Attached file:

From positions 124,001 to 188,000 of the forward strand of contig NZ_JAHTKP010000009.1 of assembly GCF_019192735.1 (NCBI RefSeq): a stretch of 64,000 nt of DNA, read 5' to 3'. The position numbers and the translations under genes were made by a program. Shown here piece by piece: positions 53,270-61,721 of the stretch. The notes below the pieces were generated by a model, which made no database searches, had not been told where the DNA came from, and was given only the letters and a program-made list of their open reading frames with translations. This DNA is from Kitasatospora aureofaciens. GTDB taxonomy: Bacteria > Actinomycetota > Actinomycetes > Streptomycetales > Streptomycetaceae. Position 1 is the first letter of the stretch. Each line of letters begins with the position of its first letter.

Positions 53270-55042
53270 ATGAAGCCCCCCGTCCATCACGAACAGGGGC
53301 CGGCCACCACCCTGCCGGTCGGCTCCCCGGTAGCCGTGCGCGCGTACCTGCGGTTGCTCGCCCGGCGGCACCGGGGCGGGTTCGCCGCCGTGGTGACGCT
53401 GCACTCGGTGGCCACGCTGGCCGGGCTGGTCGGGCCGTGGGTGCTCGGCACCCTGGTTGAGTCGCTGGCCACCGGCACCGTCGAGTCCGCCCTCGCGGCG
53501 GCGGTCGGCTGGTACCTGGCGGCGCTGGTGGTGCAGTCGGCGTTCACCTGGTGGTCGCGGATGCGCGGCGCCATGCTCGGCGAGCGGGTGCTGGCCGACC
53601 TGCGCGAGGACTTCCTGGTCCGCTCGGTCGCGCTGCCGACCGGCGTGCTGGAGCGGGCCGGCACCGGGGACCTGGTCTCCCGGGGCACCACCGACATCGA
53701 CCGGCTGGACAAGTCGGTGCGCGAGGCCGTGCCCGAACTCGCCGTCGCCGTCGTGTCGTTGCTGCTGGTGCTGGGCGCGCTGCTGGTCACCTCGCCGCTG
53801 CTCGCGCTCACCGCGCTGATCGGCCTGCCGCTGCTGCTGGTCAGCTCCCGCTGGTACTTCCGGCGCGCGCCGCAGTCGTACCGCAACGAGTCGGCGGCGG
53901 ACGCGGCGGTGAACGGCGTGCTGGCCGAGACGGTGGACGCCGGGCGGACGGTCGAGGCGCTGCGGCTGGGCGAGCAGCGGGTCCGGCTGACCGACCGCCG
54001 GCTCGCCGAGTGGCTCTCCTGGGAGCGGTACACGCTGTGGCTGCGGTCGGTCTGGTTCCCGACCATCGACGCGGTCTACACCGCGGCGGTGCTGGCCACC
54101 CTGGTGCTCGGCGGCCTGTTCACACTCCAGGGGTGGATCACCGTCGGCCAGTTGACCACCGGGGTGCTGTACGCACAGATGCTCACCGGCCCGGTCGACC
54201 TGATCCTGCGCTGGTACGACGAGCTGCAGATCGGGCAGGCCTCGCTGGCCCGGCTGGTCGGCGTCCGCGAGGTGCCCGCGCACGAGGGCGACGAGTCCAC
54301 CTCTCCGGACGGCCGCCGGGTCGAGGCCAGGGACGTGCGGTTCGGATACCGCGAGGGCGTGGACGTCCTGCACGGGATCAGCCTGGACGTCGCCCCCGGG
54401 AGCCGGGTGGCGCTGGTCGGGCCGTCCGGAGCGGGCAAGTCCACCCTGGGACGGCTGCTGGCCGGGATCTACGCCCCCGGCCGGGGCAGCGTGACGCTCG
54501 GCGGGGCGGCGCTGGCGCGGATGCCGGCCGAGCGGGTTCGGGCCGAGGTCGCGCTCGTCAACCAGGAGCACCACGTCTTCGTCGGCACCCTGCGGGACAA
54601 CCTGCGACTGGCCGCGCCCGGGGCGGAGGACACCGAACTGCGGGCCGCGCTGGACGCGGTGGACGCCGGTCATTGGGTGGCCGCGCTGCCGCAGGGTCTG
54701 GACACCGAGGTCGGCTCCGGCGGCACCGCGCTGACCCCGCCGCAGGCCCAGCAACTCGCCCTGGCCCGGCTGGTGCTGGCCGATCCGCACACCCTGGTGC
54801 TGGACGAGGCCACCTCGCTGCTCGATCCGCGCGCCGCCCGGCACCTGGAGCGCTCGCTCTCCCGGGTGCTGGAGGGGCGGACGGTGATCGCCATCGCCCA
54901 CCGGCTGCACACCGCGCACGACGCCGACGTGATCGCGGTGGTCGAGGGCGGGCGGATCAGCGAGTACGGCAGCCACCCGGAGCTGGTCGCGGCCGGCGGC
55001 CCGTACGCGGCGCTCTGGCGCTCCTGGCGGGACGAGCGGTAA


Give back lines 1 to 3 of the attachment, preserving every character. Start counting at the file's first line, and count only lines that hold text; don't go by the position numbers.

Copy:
From positions 124,001 to 188,000 of the forward strand of contig NZ_JAHTKP010000009.1 of assembly GCF_019192735.1 (NCBI RefSeq): a stretch of 64,000 nt of DNA, read 5' to 3'. The position numbers and the translations under genes were made by a program. Shown here piece by piece: positions 53,270-61,721 of the stretch. The notes below the pieces were generated by a model, which made no database searches, had not been told where the DNA came from, and was given only the letters and a program-made list of their open reading frames with translations. This DNA is from Kitasatospora aureofaciens. GTDB taxonomy: Bacteria > Actinomycetota > Actinomycetes > Streptomycetales > Streptomycetaceae. Position 1 is the first letter of the stretch. Each line of letters begins with the position of its first letter.

Positions 53270-55042
53270 ATGAAGCCCCCCGTCCATCACGAACAGGGGC